I hate to sound so cynical but since when are banks supposed to know the regulations......would we have gotten into this mess if banks and mortgage brokers had followed guidelines?

Jan 09, 2010 01:32 AM #40
Erica Ramus
Erica Ramus - Ramus Realty Group - Pottsville, PA - Pottsville, PA
MRE, Schuylkill County PA Real Estate

This is a maddening system. How can we fix it?

Jan 09, 2010 02:08 AM #41
Ted Tyndall
Davidson Realty Inc. - Saint Augustine, FL
I will help You find the Home YOU want to Buy

Thanks for the post. I have a meeting Monday with a customer asking this same question.

Jan 09, 2010 07:08 AM #42
Scott Taylor
Realty Center - Orlando - Ocoee - Orlando, FL

The requirement by some lenders that you must be in default can't help the stats on lis pendens filings!!

Jan 11, 2010 03:46 AM #43
Jim Lankes
Lankesgroup powered by HomeSmart - Scottsdale, AZ

Our team is closing dozens of short sales where the borrower is current. We have been successful in demonstrating that the property is insolvent, (not the borrower)... This is a compelling enough reason for the lender/investor to approve the short sale. In the end it is the best business decision for the bank.

Jan 12, 2010 12:26 PM #44
Cheri Smith
Total Property Resources - Bend, OR

This is all so confusing! Now that Freddie Mac is participating in HAFA, is seems to me they require the borrower to be 60 days delinquent to be eligible: "Fred Eligibility…60 days late and have cash reserves less or $5,000 or 3 times their monthly mortgage."  Read more here:


Jul 08, 2010 10:04 AM #45
Patti Lyles
Century 21 Showcase, REALTORS® - Santa Cruz, CA

Charles, Just like Bryant Tutas (BTW:He is a Great Resource for learning how the stop clowning around in this Short-Sale Circus)  I have closed 2 deals this year where the Seller never missed a payment.  You may also like to know that 90 days after the deal closed the Seller checked their  FICO score and it only fell 70 points. When I took the file they had a score of 782. Others Sellers that didn't listen to me suffered by triple digits. One was dinged by 200 points.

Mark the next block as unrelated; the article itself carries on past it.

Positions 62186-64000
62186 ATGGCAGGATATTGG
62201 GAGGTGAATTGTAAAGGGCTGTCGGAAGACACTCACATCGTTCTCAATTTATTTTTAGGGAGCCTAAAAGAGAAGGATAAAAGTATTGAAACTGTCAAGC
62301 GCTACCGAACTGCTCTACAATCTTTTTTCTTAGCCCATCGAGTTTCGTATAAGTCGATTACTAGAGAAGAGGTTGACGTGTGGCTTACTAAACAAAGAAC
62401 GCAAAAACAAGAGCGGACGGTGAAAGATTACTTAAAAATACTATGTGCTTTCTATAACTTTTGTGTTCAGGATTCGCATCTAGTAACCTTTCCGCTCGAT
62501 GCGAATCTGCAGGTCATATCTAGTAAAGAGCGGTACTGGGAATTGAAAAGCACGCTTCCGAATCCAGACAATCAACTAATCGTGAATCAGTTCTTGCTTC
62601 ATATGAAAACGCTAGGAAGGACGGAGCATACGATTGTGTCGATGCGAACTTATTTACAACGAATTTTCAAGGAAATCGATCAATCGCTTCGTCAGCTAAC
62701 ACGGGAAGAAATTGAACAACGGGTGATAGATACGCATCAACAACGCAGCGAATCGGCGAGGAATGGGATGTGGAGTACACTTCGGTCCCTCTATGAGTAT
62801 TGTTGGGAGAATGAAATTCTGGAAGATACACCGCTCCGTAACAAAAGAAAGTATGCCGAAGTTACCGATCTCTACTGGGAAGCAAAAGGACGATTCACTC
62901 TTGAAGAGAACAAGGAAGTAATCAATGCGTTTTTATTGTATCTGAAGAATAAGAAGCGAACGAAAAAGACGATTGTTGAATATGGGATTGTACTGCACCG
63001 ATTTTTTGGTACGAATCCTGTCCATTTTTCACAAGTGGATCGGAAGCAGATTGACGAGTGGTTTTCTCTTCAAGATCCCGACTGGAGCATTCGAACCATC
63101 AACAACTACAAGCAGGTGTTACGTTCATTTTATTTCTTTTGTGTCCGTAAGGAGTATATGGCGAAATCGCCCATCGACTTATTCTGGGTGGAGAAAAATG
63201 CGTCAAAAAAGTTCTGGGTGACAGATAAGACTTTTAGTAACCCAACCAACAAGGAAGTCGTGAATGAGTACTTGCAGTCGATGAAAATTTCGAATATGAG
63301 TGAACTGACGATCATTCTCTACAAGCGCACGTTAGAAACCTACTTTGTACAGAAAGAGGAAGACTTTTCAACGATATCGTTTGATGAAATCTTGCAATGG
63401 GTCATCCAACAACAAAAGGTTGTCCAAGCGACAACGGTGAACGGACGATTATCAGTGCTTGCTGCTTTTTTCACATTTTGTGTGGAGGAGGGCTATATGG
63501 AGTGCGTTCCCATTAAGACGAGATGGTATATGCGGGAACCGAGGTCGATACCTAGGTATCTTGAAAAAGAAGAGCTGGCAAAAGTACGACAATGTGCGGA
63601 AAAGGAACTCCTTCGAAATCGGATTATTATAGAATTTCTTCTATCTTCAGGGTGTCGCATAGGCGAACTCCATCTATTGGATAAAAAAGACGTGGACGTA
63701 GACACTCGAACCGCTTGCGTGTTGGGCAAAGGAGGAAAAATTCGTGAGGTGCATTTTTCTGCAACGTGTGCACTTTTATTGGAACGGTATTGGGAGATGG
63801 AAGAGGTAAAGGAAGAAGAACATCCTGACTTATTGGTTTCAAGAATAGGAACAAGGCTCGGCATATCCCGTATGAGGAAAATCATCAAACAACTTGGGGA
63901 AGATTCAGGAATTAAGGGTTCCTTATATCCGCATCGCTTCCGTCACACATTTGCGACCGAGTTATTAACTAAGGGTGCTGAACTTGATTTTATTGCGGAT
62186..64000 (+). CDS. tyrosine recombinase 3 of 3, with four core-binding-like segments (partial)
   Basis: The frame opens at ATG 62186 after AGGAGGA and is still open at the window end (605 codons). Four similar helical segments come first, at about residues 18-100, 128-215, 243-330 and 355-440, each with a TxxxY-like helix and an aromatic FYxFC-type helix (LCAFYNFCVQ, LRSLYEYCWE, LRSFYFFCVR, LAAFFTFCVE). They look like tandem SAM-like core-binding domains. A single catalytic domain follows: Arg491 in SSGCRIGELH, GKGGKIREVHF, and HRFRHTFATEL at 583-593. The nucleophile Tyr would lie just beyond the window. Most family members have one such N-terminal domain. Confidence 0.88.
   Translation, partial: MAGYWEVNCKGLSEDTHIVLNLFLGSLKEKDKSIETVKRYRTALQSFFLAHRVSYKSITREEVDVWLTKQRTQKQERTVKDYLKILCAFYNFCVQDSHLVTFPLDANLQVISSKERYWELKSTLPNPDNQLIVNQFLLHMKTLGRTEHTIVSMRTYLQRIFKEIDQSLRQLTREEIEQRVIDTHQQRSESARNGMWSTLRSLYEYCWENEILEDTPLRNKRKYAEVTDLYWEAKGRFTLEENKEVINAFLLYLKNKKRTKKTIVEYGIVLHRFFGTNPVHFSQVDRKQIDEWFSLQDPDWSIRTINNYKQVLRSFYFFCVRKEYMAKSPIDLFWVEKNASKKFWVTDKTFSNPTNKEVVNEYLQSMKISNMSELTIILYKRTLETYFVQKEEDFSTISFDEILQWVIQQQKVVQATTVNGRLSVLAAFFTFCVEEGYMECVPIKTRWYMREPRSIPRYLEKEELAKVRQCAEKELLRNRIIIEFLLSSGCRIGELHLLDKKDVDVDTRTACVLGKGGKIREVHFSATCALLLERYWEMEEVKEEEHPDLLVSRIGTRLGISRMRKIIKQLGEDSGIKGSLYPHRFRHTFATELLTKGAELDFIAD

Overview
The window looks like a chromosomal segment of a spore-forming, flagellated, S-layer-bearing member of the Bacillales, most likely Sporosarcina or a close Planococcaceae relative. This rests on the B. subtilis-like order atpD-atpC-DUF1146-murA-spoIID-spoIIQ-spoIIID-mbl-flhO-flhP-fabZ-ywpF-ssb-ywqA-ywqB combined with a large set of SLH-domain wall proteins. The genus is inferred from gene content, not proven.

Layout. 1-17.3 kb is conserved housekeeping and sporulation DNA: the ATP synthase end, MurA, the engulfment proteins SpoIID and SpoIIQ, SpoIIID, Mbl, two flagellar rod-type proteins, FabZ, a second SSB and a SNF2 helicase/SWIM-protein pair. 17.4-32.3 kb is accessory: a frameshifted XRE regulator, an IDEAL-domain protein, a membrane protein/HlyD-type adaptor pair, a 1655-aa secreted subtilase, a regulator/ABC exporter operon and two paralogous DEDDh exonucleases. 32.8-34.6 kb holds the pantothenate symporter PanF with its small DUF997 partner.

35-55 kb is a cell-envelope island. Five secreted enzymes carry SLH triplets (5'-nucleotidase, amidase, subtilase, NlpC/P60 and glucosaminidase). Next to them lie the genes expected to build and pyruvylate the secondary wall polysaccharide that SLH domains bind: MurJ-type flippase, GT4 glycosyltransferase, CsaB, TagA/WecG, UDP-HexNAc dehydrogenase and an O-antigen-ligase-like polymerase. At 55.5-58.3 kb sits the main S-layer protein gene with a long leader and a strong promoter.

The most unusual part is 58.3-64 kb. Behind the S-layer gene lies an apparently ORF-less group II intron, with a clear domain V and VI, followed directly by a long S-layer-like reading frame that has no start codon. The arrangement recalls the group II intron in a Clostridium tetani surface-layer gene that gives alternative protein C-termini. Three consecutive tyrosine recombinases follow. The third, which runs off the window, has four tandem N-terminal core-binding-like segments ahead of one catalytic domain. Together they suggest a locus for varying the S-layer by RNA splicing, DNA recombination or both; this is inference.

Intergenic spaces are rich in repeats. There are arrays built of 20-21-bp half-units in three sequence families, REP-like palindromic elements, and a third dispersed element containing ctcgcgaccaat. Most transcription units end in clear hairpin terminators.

Aug 07, 2010 02:54 PM #46

I just listed my property and it will be a short sale - I have Freddie Mac and I am current.  I noticed that one of the links says that Freddie Mac requires loans to be at least 31 days in default - is this true?  I am going to skip one month mortgage so it looks like I am in default - what does that do to my credit?  If the short sale gets approved, what happens to that late payment?  Does it get wiped out because of the short sale?  Help!  THanks!

Aug 18, 2010 04:26 AM #47
Greg Nino
RE/MAX Compass, formerly RE/MAX WHP - Houston, TX
Houston, Texas

powerful stuff to arm yourself with. I love these types of posts. Thanks so much for sharing. We're always learning!

Dec 28, 2010 04:52 AM #48
Inna Ivchenko
Barcode Properties - Encino, CA
Realtor® • Green • GRI • HAFA • PSC Calabasas CA

well, it is a big news: sellers don't have to be in default anymore to do a government short sale! 

Great news that we all must share:)

Aug 22, 2012 04:04 AM #49